TUESDAY, June 19, 2018 (HealthDay News) — Participants in the Supplemental Nutrition Assistance Program (SNAP) have less improvement in American Heart Association (AHA) diet scores than other U.S. adults, according to a study published online June 15 in JAMA Network Open.
Fang Fang Zhang, M.D., Ph.D., from Tufts University in Boston, and colleagues examined a nationally representative sample of 38,696 adults aged 20 years or older from eight cycles of the National Health and Nutrition Examination Survey. Participants included 6,162 SNAP participants, 6,692 income-eligible non-participants, and 25,842 higher-income individuals.
The researchers found that there was less improvement in AHA diet scores among SNAP participants versus both income-eligible non-participants and higher-income individuals from 2003-2004 to 2013-2014 (change in mean score, 0.57 versus 2.56 and 3.84, respectively). For most foods and nutrients, disparities persisted, and they worsened for processed meats, added sugars, and nuts and seeds. Compared with income-eligible non-participants and higher-income individuals, the proportion of SNAP participants with poor diet scores was higher in 2013 to 2014 (53.5 versus 38 and 28.7 percent, respectively); a lower proportion of SNAP participants had intermediate diet scores (45.3 versus 59.8 and 68.7 percent, respectively). In all three groups, the proportion of participants with ideal diet scores was low and not significantly different (1.3 versus 2.2 and 2.6 percent, respectively).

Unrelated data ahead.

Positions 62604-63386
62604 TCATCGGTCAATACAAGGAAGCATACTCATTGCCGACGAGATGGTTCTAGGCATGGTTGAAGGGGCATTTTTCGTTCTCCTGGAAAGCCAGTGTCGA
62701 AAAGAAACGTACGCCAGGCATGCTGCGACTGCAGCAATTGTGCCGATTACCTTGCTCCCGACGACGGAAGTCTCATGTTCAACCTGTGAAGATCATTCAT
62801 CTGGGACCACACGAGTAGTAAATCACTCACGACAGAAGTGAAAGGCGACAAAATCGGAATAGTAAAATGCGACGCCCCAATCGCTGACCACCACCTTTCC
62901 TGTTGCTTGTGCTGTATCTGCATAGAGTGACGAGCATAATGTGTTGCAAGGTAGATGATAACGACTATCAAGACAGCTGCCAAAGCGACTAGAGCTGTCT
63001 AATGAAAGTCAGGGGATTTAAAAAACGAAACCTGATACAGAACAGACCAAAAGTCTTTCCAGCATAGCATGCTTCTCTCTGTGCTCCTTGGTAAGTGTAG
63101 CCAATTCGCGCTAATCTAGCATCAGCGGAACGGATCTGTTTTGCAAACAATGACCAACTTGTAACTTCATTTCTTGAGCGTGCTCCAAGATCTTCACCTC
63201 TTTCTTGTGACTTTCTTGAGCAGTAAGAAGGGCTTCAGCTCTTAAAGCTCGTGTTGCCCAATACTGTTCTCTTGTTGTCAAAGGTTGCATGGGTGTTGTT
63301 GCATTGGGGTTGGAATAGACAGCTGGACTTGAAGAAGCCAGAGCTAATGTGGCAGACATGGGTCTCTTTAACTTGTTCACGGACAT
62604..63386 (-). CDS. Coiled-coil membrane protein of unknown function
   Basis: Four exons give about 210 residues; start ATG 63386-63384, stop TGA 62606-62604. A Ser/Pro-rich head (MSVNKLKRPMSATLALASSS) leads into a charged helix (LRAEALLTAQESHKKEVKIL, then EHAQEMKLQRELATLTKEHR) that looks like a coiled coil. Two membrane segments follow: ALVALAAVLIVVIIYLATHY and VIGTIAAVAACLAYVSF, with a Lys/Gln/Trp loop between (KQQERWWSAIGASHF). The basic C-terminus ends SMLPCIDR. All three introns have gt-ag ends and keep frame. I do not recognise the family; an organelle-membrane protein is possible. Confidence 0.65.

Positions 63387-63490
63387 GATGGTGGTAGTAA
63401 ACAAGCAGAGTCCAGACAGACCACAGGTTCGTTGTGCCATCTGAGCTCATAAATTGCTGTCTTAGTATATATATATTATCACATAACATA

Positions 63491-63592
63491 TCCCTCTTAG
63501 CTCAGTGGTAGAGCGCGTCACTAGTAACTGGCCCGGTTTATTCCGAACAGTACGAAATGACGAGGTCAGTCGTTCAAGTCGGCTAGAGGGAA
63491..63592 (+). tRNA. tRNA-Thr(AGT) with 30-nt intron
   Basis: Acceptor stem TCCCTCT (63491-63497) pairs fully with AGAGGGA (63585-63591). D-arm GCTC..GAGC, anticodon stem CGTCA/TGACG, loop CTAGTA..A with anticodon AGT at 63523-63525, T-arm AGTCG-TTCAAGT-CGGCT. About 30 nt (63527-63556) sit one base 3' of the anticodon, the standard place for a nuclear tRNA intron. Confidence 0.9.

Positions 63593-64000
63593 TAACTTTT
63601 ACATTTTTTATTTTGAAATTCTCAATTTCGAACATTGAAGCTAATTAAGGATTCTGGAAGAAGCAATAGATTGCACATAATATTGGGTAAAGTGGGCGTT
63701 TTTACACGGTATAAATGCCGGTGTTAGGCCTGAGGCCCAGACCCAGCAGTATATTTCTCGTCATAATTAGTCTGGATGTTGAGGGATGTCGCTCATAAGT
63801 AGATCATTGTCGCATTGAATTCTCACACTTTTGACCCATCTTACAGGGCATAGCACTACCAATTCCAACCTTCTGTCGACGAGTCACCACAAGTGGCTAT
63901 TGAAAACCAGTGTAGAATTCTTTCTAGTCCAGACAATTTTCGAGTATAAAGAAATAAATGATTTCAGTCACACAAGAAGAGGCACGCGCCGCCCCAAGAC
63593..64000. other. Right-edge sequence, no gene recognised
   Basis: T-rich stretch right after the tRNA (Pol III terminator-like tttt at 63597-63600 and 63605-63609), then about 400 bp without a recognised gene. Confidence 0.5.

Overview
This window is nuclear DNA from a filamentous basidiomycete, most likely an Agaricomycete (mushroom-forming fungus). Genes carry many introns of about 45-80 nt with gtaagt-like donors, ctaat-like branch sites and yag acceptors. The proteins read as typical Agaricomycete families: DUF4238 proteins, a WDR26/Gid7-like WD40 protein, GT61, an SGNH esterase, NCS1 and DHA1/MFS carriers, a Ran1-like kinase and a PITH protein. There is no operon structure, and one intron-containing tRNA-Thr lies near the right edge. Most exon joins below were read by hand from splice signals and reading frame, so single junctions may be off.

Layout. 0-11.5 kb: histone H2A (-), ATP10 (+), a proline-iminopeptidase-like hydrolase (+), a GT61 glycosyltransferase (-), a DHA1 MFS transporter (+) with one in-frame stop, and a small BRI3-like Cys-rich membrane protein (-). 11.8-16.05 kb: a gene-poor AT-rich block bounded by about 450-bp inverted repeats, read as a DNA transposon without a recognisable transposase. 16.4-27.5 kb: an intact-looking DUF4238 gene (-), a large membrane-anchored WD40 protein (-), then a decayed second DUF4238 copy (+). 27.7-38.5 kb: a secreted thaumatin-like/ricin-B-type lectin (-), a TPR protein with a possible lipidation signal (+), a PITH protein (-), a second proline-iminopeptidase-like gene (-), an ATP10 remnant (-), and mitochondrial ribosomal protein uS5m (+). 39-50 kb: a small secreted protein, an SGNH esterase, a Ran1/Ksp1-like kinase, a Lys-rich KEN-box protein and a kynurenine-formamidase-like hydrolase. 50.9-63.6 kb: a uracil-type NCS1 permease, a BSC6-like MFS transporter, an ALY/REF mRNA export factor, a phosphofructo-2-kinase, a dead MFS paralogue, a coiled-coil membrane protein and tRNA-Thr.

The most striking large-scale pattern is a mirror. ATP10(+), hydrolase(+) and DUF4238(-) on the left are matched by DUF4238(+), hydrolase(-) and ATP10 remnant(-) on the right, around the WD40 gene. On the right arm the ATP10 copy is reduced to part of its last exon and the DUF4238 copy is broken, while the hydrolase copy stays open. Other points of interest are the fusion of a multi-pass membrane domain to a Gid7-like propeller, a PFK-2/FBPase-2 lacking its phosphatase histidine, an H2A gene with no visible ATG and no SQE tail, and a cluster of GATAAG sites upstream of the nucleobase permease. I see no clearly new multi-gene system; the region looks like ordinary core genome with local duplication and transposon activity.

“Despite improvement in some dietary components, SNAP participants still do not meet the AHA goals for a healthful diet,” the authors write.
One author disclosed financial ties to agriculture and pharmaceutical companies, and another reported being part of the U.S. Department of Agriculture, which oversees SNAP.
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